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LIVE REVIEW: Circuit des Yeux, Alice, 10.02.2018

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circuit des yeux live at alice copenhagen

Circuit des Yeux has made reliable, yearly appearances in Denmark for the past few years, so it was appropriate and welcomed that she was the first performer we went out to see at our inaugural visit to the newly-opened Alice. The evening was set from the beginning to be reminiscent of something and somewhere else, seeing an artist who had made multiple visits to Jazzhouse playing in the remodeled Global, and debating whether or not the curtains had been moved from one location to another.

The focus shifted quickly when opener TALsounds took the stage. Her rich and romantic electronic music is built primarily around her voice and some piano being manipulated a dozen times while she hunches over various buttons. It was lovely and relaxed set, and TALsounds’ airy soprano seemed like it would be a polar opposite and perfect counterpart to frontwoman Haley Fohr’s alto.

That might be true of previous versions of Circuit des Yeux that we’ve seen. We were first taken with Fohr’s dramatic vocals when we saw her play a solo set, but Fohr’s voice has continued to develop in bold ways. She has now taken on theatrical, operatic ranges, leaping octaves with staggering control.

This is balanced nicely with Circuit des Yeux now touring as a band. Fohr was accompanied by drums and double bass, and backing musicians in addition to her samples (and some dramatic light projections) has also changed her performance style. Far from being hunched over her guitar with her hair in her face (as we first saw her), there’s a theatrical, almost imposing quality to Fohr’s stances. It was a nice pairing to hear her sing, “the arms ready to catch the fall” with her own arms stretch out in classic Greek theatre-style.

Her development in her comportment also makes Forh’s staccato vocal tricks that much more affecting. The vocal manipulation on its own is impressive, but with Fohr taking full possession of the space around her, the performance takes on an eerie, mystical element. She’s exciting to watch, and it’s exciting to consider what she’ll do next.

Photo by Morten Aagaard Krogh.

LIVE REVIEW: Wolf Alice, Lille Vega, 19.01.2018

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Wolf Alice live at Lille Vega Copenhagen

The perpetual buzz surrounding Wolf Alice has not subsided. For their sold out show at Vega, they’ve lured in a crowd ranging from jaded middle age rockists to enthusiastic teens wearing the band’s shirt — the sort of range you see at bigger venues for acts that have been around beyond a second album.

The band rise to the expectations. Frontwoman Ellie Rowsell’s persona and posture shift with the delivery of each song, from crooning to shouting, proving right out of the gate that the depth of her vocal timbre isn’t a production trick. Meanwhile, the boys flanking her on guitar and bass are living out their rock star fantasies in real time. Guitarist Joff Oddie spends most of  “Space and Time” knocking his guitar around in a way that vaguely suggests frustration (or at least  the feedback wasn’t substantial enough for it to be for the sake of sound). But their crowd pleasing shtick is a successful one, and the audience eats up every occasion that they balance themselves on the monitors.

The energy only amps up as the show draws near to the hour mark. A mosh pit erupts towards the center. This would be cool except there is a row of teenage girls lining the stage and the pit mostly consists of men who are older (if only slightly) and larger and shoving from every direction. As bassist Theo Ellis has jumped up on the monitors and eggs the crowd on as he has throughout the gig, I’m now distracted, staring at this line of girls and watching more than one close call between a face and the stage.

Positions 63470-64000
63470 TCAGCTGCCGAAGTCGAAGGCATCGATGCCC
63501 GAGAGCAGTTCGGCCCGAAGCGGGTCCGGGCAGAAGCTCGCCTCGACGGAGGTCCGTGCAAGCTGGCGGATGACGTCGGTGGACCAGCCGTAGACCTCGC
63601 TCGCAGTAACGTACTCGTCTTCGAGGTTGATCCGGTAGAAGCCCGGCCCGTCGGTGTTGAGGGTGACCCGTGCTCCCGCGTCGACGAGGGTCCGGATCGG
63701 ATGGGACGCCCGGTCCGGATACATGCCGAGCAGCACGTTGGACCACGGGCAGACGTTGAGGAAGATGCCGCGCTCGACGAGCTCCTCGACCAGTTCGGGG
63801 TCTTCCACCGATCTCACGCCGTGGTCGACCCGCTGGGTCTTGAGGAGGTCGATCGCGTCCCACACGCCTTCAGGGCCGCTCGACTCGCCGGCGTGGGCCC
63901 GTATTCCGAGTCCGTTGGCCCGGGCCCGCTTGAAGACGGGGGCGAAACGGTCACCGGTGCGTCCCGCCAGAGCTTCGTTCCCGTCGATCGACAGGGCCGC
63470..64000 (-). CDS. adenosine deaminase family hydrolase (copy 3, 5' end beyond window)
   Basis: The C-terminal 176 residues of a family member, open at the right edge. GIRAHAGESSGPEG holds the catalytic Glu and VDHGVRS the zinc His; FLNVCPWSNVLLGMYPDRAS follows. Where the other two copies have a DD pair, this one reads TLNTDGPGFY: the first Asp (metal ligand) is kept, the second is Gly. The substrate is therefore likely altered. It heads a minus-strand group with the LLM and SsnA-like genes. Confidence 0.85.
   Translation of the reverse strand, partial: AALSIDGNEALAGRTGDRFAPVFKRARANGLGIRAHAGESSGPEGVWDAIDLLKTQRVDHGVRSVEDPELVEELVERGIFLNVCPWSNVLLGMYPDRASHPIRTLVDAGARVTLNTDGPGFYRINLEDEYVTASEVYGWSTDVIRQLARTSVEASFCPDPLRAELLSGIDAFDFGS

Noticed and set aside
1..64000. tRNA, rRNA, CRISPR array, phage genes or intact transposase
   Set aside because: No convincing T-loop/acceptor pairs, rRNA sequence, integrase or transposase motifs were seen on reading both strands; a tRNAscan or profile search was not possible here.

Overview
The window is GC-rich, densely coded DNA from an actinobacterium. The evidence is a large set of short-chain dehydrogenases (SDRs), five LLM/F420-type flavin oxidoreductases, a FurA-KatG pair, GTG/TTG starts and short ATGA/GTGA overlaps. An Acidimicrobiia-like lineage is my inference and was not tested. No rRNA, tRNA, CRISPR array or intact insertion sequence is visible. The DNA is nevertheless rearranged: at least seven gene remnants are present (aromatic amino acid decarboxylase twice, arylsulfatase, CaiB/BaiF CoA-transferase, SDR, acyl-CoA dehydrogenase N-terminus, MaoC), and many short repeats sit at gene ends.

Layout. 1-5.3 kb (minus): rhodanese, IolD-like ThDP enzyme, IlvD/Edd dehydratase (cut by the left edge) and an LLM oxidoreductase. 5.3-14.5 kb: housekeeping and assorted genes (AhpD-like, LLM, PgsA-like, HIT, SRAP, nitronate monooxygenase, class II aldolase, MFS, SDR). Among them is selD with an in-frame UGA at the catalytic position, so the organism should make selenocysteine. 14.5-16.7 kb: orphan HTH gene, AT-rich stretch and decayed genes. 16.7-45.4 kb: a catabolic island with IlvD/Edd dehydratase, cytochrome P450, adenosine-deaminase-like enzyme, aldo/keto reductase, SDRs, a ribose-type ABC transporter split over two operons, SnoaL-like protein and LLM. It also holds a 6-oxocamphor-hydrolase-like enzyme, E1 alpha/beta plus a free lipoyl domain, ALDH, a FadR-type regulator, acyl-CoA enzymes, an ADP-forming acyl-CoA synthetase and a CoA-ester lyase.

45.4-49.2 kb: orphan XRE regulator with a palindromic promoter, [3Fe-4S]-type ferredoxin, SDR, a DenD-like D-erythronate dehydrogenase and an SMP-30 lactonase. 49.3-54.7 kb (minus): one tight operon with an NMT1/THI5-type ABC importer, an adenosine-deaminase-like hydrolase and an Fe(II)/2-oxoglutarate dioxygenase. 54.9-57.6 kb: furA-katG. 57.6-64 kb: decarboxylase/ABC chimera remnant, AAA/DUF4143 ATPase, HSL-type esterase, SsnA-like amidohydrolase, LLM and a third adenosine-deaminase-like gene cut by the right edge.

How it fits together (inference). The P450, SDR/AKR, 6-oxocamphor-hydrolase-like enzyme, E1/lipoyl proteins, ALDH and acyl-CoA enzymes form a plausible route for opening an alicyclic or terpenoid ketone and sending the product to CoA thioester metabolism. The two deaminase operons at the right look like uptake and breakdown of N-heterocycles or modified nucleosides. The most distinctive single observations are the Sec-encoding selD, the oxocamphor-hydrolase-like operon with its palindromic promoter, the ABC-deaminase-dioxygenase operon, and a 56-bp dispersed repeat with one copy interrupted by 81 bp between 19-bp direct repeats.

Everyone gets out in one piece and everyone seems to have had a good time. But my enduring impression of the evening is the hope that those girls keep fighting their way to the front of the room, but also that they learn how to throw elbows.

LIVE REVIEW: The Necks, Jazzhouse 05.12.17

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The Necks live at Brorsons Kirke in Copenhagen

It seems fitting that this, the end of the road for Jazzhouse, should take place in a church. The old venue in Niels Hemmingsens Gade has closed, and its requiem is being performed here, in Brorsons Kirke, by the Necks.

The Australian trio are often referred to as an improvisational jazz unit,  but don’t come expecting solos: their pieces typically emerge out of an initial fragment of piano or bass, from Chris Abrahams and Lloyd Swanton respectively, underpinned by the eery jangling of bells and cymbals that crowd the feet of percussionist and drummer Tony Buck. Small alterations will start to stack up until they reach a hypnotic intensity, such that the end can feel like been snatched back home after a long and strange journey.

The setting tonight is particularly conducive to the mix of concentration and wonder that the Necks are capable of producing. The band is softly lit in the centre of the small church, surrounded by the audience in warm, candle-lit gloom. On the other side of the room I see two older women, heads resting against each other, with closed eyes and beatific smiles, while on the other side of a room a kid in a baseball cap bobs his head like he’s at an industrial techno set.

Those two reactions help explain just why its hard to talk about the Necks’ music in a convincing way. There is a layer of abstraction to it that allows this huge divergence of interpretation. Tonight they play two sets of uninterrupted music, of roughly 45 minutes each, with an intermission in between.